The mantra of the moment, in every feld from retail to healthcare, is “Big Data” – defined as being data sets that are too large and complex to manipulate with standard methods or tools. Analyzing these data sets is quickly becoming the basis for competition, productivity and innovation; in fact, some predict Big Data will be as important to business and society as the Internet has become, and it is being used to predict where and when crimes will occur, flus will strike, where traffic will snarl – all very useful for deploying limited resources like police forces, health care professionals or traffc lights.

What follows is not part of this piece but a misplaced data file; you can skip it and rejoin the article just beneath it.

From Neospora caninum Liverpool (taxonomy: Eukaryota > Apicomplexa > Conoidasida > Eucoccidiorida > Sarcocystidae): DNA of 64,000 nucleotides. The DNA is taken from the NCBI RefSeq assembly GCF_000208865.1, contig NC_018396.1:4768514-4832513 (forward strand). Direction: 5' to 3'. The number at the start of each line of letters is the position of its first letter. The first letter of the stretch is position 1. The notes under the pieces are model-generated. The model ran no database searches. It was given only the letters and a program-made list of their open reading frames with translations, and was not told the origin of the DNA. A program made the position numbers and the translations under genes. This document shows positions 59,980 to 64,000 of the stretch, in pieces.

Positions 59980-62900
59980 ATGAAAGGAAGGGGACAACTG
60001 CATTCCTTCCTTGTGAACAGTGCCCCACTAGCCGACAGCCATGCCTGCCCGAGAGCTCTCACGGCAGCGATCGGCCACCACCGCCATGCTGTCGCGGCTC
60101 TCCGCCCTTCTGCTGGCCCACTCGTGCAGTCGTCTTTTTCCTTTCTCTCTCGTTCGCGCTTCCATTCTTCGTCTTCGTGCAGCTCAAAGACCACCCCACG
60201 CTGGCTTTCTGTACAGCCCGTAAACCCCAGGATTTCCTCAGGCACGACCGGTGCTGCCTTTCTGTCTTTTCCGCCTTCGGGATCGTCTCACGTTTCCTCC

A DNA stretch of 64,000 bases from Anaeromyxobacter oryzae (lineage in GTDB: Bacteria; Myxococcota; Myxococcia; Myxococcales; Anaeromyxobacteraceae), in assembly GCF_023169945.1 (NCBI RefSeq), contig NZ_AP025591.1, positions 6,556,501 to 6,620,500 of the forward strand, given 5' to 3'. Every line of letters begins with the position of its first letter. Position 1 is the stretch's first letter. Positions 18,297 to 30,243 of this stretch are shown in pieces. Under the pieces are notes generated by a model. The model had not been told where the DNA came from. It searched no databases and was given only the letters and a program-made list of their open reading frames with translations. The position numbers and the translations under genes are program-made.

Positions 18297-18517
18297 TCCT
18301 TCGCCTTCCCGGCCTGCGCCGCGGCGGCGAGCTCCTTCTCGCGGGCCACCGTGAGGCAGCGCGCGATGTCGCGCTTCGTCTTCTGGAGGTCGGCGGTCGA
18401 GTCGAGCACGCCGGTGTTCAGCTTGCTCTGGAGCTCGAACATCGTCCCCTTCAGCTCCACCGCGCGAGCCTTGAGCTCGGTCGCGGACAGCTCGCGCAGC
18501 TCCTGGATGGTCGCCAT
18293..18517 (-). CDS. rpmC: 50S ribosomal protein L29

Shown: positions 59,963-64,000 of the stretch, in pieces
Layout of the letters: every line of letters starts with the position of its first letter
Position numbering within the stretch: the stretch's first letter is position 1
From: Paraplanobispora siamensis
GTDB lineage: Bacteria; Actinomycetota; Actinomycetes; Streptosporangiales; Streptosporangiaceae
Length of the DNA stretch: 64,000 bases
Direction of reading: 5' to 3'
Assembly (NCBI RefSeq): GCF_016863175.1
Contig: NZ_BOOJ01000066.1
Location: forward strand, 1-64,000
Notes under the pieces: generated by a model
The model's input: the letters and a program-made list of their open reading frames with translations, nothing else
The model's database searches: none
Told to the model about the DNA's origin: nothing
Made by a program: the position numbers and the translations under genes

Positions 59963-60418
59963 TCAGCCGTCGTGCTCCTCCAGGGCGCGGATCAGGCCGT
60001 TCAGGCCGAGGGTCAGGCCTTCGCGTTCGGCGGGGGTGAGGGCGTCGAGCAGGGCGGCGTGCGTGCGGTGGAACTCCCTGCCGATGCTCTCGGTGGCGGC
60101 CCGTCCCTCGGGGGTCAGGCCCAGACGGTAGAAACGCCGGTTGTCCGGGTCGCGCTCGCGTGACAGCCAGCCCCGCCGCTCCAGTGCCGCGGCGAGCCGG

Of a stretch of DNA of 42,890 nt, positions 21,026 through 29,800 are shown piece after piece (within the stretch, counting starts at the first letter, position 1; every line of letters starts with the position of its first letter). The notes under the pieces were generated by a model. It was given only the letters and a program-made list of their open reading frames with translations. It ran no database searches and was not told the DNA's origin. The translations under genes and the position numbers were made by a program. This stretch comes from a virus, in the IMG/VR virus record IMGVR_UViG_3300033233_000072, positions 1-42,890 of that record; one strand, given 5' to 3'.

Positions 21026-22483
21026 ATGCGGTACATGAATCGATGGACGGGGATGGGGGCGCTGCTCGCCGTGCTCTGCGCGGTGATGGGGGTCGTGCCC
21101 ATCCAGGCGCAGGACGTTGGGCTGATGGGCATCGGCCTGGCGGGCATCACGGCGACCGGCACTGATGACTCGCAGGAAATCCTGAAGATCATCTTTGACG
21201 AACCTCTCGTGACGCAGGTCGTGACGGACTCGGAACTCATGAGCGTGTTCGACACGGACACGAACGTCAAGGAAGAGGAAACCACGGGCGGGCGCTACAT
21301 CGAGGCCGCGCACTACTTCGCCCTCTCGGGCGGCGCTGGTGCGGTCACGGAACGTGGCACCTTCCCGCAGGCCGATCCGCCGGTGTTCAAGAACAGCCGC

Big Data is ostensibly a driver of big business at retail – a predictor of what color will be in, what favor will gain favor, what kinds of electronics will take off. By assessing past behaviour in fine detail and across huge numbers of instances (or people), trends become easier to predict and at an earlier stage such that you can know what your customer really, really wants almost before he does, and it all looks akin to magic. In a now-famous example, Big Data allowed mass market retailer Target to know that a customer was pregnant – and so started sending sales flyers offering deals on baby furniture and maternity clothes – even before she told her family.
But what can Big Data do for publishers?